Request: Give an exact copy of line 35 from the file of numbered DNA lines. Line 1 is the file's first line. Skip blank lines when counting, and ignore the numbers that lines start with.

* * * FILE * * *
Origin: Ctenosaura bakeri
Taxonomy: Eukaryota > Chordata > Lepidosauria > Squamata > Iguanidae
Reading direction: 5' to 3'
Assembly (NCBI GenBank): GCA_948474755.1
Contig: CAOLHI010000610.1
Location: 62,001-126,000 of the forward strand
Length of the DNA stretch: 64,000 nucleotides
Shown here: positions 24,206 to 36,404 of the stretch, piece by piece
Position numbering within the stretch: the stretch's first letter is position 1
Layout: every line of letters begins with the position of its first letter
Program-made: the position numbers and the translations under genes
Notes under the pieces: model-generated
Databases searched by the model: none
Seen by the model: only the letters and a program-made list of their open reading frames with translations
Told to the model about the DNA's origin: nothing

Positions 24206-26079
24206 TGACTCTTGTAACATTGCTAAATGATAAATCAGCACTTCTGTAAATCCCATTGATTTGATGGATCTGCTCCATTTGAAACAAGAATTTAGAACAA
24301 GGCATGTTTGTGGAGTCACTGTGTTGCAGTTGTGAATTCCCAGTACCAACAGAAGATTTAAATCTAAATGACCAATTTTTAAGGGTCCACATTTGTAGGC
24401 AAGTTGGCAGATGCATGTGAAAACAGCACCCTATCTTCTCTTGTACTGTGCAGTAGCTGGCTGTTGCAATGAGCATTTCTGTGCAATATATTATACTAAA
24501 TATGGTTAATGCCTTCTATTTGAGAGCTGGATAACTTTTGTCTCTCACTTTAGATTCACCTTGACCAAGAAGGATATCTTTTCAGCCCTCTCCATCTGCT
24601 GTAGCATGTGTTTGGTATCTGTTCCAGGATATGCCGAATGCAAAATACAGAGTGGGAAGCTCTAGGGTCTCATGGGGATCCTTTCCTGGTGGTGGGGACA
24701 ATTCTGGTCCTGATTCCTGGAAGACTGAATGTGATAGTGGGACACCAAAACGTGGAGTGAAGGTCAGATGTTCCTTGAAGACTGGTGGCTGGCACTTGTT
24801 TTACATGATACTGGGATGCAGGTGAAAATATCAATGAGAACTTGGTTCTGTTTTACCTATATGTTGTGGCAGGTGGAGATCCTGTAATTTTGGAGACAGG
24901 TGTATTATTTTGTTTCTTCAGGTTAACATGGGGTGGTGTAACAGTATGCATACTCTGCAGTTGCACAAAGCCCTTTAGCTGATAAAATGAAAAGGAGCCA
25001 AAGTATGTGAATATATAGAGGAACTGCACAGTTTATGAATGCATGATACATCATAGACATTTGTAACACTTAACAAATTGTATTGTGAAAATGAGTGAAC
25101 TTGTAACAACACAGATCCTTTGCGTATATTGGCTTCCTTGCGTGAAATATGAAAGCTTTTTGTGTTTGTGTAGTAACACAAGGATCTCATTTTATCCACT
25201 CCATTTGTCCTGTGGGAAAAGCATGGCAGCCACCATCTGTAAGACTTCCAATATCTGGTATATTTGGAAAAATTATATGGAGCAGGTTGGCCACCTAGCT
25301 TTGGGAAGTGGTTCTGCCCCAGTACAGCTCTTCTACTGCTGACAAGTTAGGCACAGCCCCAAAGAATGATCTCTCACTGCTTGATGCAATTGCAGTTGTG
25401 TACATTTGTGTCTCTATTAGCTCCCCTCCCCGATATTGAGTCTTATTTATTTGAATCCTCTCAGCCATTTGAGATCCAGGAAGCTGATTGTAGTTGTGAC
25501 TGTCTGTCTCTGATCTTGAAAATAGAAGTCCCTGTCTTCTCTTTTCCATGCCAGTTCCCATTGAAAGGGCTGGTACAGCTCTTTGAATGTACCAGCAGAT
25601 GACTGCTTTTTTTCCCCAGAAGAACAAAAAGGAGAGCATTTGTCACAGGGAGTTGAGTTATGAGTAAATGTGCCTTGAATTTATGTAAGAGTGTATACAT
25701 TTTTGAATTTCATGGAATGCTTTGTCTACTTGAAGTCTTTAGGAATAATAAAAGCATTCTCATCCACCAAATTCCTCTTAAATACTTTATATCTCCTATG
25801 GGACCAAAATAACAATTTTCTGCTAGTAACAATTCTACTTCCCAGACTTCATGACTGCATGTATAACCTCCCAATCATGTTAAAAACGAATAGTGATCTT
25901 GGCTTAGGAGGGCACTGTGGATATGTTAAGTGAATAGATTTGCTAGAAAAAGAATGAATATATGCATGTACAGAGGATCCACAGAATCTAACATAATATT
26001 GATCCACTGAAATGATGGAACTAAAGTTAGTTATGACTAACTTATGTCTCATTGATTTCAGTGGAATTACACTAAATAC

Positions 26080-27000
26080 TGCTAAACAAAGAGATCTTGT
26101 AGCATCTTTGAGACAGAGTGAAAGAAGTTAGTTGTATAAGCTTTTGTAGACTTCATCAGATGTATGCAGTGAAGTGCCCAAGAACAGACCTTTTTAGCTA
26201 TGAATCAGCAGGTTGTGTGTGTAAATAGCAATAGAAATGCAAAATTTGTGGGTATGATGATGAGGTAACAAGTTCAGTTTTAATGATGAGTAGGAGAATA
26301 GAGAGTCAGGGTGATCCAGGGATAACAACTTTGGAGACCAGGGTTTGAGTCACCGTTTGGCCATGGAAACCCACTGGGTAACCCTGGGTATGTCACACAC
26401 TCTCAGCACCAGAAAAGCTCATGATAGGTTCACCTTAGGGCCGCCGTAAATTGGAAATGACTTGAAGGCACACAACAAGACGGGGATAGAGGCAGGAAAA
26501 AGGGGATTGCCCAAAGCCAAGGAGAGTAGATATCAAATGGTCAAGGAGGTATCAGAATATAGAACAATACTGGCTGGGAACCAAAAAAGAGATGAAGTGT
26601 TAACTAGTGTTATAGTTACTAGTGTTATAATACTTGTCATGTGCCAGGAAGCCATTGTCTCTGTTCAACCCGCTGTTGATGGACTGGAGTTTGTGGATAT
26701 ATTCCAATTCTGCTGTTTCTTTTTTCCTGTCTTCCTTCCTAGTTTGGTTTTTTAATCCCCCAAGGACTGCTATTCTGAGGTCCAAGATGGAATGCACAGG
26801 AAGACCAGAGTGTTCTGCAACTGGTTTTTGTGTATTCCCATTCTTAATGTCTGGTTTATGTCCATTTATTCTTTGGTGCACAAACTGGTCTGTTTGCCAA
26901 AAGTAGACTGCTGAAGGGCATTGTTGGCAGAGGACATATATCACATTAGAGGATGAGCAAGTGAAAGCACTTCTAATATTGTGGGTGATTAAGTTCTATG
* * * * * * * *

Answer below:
26001 GATCCACTGAAATGATGGAACTAAAGTTAGTTATGACTAACTTATGTCTCATTGATTTCAGTGGAATTACACTAAATAC